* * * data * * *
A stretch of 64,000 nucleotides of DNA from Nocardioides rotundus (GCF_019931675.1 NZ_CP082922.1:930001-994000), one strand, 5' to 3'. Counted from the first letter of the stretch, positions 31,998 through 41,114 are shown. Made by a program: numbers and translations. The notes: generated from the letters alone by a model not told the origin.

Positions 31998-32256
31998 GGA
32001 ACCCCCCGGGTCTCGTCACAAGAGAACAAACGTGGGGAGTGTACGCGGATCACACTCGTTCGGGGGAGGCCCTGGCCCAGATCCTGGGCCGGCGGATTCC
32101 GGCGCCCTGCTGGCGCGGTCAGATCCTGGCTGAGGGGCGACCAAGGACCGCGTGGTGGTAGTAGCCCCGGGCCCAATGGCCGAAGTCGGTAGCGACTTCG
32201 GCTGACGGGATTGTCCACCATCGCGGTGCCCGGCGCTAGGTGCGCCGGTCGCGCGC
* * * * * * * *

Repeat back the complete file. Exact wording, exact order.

A stretch of 64,000 nucleotides of DNA from Nocardioides rotundus (GCF_019931675.1 NZ_CP082922.1:930001-994000), one strand, 5' to 3'. Counted from the first letter of the stretch, positions 31,998 through 41,114 are shown. Made by a program: numbers and translations. The notes: generated from the letters alone by a model not told the origin.

Positions 31998-32256
31998 GGA
32001 ACCCCCCGGGTCTCGTCACAAGAGAACAAACGTGGGGAGTGTACGCGGATCACACTCGTTCGGGGGAGGCCCTGGCCCAGATCCTGGGCCGGCGGATTCC
32101 GGCGCCCTGCTGGCGCGGTCAGATCCTGGCTGAGGGGCGACCAAGGACCGCGTGGTGGTAGTAGCCCCGGGCCCAATGGCCGAAGTCGGTAGCGACTTCG
32201 GCTGACGGGATTGTCCACCATCGCGGTGCCCGGCGCTAGGTGCGCCGGTCGCGCGC